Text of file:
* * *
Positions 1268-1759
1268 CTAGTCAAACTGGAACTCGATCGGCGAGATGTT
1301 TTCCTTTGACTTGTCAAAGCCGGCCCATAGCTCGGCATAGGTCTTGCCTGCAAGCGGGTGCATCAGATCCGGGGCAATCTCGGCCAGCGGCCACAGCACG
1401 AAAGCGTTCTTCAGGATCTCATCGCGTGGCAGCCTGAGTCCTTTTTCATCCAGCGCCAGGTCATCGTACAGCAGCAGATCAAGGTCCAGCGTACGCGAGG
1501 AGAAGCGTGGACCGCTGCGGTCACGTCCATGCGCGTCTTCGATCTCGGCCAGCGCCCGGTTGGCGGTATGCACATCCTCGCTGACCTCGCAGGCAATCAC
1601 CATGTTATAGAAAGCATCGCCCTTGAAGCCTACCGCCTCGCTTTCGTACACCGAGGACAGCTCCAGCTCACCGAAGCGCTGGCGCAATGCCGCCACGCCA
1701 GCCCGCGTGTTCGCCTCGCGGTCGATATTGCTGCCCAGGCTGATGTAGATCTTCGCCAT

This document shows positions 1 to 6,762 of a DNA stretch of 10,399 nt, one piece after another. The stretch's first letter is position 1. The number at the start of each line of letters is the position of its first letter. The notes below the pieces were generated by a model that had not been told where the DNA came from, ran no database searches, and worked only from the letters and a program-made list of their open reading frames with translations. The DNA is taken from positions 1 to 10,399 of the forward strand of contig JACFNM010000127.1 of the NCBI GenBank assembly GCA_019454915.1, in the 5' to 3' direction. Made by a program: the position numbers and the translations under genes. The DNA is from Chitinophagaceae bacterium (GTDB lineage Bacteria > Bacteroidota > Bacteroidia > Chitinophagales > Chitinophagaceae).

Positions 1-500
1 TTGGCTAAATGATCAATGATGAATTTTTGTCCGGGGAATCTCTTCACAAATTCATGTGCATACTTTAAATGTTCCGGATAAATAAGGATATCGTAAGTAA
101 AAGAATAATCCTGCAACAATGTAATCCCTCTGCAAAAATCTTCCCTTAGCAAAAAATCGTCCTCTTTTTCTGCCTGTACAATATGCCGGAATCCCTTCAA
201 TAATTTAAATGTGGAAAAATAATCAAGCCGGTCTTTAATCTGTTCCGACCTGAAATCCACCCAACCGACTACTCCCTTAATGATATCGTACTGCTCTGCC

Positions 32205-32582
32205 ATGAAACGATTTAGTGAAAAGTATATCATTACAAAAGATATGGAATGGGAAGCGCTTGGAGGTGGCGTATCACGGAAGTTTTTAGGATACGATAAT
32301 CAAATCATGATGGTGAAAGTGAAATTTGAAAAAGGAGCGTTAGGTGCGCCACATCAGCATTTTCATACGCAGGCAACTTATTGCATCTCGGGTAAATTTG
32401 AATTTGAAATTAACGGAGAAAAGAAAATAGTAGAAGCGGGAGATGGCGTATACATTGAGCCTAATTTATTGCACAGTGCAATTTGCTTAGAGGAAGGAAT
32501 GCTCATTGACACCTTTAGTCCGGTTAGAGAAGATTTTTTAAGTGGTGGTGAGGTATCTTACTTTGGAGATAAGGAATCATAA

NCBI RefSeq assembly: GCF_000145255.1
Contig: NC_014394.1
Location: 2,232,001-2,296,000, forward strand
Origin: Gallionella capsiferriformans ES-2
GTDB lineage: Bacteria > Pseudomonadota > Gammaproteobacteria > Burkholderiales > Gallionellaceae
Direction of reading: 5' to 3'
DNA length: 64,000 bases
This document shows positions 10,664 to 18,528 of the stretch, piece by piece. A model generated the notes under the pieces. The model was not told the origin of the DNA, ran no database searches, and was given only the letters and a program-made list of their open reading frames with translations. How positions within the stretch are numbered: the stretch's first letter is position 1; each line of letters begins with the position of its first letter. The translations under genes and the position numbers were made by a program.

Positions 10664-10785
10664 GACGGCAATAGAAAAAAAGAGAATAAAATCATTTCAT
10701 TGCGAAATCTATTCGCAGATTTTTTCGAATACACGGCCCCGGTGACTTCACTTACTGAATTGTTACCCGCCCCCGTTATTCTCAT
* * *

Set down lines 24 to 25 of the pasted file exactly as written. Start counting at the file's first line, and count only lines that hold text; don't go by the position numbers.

DNA length: 64,000 bases
This document shows positions 10,664 to 18,528 of the stretch, piece by piece. A model generated the notes under the pieces. The model was not told the origin of the DNA, ran no database searches, and was given only the letters and a program-made list of their open reading frames with translations. How positions within the stretch are numbered: the stretch's first letter is position 1; each line of letters begins with the position of its first letter. The translations under genes and the position numbers were made by a program.